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tatty

How Does Us Ir Rising Affect Us If They Started From A Lower Base?

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I'm having this discussion elsewhere and it's a question they've posed. If the fed and the ECB raise their IR's from a lower rate then surely we wouldn't need to raise until there was parity.

Is this correct?

Awful phrasing of the title header.

I've just seen that in fact the US base rate is the same as ours but the ECB is 2.25%.

Which one matters the most in the context of UK rates?

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Each currency/economy has a rating from the international markets.

Some currencies aren't viewed as particularly attractive for whatever reason (instability, national debt, inflation, low productivity growth...) and need to maintain a higher interest rate, in order to attract investors to government bonds.

Broadly, Sterling needs to pay a higher rate, because otherwise, the markets think that it should depreciate against the dollar/euro. One way to see why is that UK labour productivity growth is consistently worse than the euro block and the US. Thus, the labour component in production consistently gets more expensive. The easiest way to cut wages is to allow the current to slide a little.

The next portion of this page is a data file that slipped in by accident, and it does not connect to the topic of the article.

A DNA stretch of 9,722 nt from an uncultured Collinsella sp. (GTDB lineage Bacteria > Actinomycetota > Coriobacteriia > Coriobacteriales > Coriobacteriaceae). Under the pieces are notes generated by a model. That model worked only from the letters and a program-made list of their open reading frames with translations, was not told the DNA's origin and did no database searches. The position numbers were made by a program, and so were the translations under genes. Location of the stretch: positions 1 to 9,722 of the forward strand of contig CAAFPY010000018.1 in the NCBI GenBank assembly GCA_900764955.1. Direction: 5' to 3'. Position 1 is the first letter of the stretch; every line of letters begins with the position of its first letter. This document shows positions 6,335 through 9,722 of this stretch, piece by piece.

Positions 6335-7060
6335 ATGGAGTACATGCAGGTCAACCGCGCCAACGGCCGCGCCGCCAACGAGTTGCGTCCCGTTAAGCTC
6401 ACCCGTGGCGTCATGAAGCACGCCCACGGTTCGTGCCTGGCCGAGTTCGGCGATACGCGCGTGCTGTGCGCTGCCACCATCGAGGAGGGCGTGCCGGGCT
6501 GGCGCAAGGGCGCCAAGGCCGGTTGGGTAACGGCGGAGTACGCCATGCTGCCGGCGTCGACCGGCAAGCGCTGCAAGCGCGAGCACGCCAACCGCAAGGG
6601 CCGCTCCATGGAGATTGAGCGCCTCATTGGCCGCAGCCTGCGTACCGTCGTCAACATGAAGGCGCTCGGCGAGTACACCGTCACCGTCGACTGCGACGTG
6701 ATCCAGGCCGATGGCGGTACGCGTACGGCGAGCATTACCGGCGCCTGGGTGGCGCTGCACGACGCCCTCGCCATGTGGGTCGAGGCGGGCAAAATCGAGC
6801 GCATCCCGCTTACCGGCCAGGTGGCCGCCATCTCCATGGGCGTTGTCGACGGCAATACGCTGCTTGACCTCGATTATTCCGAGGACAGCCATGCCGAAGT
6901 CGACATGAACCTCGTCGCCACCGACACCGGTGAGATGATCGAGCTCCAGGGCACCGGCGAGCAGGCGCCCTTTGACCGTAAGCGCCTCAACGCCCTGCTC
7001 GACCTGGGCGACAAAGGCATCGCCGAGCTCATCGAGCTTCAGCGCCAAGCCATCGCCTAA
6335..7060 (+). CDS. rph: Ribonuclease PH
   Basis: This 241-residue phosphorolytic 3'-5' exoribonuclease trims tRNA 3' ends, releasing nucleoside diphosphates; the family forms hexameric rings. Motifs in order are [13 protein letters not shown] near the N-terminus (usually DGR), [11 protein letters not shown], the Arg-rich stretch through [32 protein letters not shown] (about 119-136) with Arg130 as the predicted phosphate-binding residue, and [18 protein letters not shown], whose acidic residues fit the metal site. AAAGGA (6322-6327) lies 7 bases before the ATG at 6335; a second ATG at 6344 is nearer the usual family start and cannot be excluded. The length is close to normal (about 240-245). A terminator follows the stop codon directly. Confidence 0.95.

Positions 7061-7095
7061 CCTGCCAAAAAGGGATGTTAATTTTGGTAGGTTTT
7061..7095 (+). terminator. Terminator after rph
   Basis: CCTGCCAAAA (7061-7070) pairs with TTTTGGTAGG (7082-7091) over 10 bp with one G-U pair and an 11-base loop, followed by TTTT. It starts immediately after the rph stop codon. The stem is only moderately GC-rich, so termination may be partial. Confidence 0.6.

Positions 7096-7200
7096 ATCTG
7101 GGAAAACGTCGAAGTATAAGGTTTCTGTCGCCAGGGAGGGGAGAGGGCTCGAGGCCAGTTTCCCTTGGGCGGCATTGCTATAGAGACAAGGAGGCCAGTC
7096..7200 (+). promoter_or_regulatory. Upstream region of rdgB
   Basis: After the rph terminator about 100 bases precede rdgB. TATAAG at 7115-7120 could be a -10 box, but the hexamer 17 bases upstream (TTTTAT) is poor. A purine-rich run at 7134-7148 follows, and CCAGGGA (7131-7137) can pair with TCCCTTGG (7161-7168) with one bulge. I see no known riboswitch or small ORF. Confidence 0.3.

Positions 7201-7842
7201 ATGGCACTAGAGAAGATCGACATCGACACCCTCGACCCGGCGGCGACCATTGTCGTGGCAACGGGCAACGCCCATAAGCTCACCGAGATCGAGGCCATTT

So, no, waiting till the differentials go away can't be done without side-effects on the markets. If we wait, the pound will start to fall, and prices will rise.

As a former minister told me last week, "inflation" is at 2% because government inflation is about 5% and chinese manufacturing is lowering non-gov prices. That can't last

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As a former minister told me last week, "inflation" is at 2% because government inflation is about 5% and chinese manufacturing is lowering non-gov prices. That can't last

Nice info , any more?

Dames :)

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The BoE base rate and Fed target rate are now at parity: 4.5%.

The Fed rate has only been above the BoE for two short periods in recent history: 1984 and 2000. In both those years the pound depreciated significantly against the dollar.

If the Fed raises its rate above the BoE, as seems likely it looks to me like the pound wil fall in value.

frugalista

To answer your original question I think most UK trade is with the EU, but the investment, banking links etc. are with the US.

frugalista

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  • 335 Brexit, House prices and Summer 2020

    1. 1. Including the effects Brexit, where do you think average UK house prices will be relative to now in June 2020?


      • down 5% +
      • down 2.5%
      • Even
      • up 2.5%
      • up 5%



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